| Sound

Thomas Köner: Novaya Zemlya

Thomas Köner is an audiovisual artist whose name is indelibly associated with the chilling sub-genre sometimes known as Arctic ambient.

The ingredients of Arctic ambient (also practiced by his Norwegian counterpart Biosphere) are fairly transparent: real or simulated winds, ghostly drones and sonic fog. Despite its simplicity it’s still possible to innovate and (so far) I’ve yet to hear it done in a simplistic way.

That said, as heating prices escalate and winters become colder it may be that this genre finds itself indirectly affected by environmental change: in a hot summer a blast of icy sonic air can be refreshing but it may not be so attractive in an under-heated Northern European city.

in a hot summer a blast of icy sonic air can be refreshing

 

Köner’s previous works have been inspired by the frozen coasts of Greenland or even by snow-bound Finnish car parks, but this time he takes listeners to the desolate archipelago known as Novaya Zemlya. One incongruous element is Jon Wozencroft’s cover photograph, which is as impeccable as Touch images always are, but seemingly depicts an English field in the rain rather than an Arctic scene. Perhaps this was an attempt to escape the usual snow and ice scenes that generally adorn Köner releases.

In the past Köner has produced 59 minute tracks, but none of the three tracks here are more than 13 minutes, making for a tantalisingly brief listen. The sound and music are backed up by a scholarly essay on Köner’s “metaphysical geography”. No-one familiar with the artist or the genre is going to be very surprised by the music here but they will probably be impressed at the subtle variations while new listeners may be drawn in to the icy soundscapes.

sparser and more dramatic than a typical Arctic dronescape

 

There’s a very dramatic opening that’s not especially loud but very tangible, perhaps a lump of ice breaking off somewhere in the distance. For the first six minutes or so we get something sparser and more dramatic than a typical Arctic dronescape. Although these are not field recordings, the sounds lead you to speculate as to what you’re hearing, or what Köner wants you to think you’re hearing. It might be a a shoal of fish under the ice, some Arctic atmospheric effect or something else entirely. When more musical chords eventually flow in it’s easy to imagine it soundtracking an Arctic dawn seen from above. Whatever “it” actually is or isn’t, Köner manages to conjure a sense of infinite depth and height.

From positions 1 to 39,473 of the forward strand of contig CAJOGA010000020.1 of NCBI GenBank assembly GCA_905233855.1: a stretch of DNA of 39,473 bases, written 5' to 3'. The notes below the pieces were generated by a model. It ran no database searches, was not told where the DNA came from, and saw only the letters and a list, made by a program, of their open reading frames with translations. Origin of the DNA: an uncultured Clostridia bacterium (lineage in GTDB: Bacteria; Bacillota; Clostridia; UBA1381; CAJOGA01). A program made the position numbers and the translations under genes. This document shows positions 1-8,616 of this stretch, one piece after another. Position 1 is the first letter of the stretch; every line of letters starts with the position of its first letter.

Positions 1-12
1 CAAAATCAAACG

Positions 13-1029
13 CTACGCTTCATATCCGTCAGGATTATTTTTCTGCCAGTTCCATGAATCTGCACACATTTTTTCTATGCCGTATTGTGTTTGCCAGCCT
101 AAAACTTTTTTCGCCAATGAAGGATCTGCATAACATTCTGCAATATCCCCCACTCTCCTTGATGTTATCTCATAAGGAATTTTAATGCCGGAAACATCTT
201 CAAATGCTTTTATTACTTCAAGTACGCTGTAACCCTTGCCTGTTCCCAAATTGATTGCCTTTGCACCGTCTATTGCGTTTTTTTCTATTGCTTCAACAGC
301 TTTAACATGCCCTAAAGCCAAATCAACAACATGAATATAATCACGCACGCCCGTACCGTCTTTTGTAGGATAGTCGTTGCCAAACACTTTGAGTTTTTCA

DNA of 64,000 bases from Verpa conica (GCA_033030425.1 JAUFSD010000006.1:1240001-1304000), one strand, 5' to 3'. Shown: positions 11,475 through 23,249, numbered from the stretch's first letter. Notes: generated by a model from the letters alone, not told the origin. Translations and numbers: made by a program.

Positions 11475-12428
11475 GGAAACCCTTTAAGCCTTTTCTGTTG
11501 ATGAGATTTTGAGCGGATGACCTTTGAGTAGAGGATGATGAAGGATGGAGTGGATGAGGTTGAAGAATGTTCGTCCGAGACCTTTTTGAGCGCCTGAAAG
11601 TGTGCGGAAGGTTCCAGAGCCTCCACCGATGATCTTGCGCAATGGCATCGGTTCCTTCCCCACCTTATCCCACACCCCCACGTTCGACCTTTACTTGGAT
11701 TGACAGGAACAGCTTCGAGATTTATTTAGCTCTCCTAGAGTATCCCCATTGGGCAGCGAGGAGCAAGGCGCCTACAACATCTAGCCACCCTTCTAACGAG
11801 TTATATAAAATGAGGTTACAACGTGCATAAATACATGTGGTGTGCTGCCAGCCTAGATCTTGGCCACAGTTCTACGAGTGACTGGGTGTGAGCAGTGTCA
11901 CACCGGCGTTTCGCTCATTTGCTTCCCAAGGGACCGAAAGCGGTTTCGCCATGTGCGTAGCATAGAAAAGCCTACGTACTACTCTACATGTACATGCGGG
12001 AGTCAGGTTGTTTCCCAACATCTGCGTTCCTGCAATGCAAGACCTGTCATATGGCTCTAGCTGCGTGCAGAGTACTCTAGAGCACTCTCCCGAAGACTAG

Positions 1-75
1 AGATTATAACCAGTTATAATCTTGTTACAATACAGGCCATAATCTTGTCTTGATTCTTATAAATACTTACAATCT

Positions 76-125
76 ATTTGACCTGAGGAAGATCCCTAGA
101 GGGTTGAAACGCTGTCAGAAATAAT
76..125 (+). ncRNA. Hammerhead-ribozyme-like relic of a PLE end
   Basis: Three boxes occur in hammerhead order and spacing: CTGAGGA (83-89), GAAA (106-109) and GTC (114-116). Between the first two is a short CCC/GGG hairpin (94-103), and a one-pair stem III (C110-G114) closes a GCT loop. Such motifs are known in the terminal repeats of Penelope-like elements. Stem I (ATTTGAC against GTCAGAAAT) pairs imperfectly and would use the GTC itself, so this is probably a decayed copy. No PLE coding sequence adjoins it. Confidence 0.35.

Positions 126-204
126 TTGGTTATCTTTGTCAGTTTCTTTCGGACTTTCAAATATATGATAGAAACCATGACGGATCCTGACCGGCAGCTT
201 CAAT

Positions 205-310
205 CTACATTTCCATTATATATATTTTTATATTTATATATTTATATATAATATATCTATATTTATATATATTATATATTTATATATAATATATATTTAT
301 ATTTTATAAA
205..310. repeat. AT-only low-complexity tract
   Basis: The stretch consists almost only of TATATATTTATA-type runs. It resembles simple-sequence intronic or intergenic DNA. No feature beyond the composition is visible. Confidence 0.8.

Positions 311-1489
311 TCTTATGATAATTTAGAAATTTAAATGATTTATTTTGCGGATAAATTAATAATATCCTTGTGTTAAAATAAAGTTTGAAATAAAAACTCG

Part two has a much more muffled, dubby start – the sonic equivalent of listening to distant impacts in a whiteout. Shapes slowly loom in the freezing fog and more musical elements including Köner’s distinctive gong-like sounds gradually assert themselves. At some point muffled dialogue emerges from somewhere low in the mix, perhaps the voices of pilots or seamen in transit across the Arctic seascapes.

Part three has a colder electronic sound. Once again, there is a feeling that “it” is “taking place” at very high altitude. The sonic air is filled with ice crystals. Fragile structures slowly assume musical shape and melancholic harp-like sounds flicker in the mist before being replaced by more ominous sounds. This is a premature but poetic ending to the album, which leaves behind an unresolved mix of dread and longing and the simultaneous feeling of having missed some vital detail and of it having passed too quickly.

Novaya Zemlya at Touch Music

 

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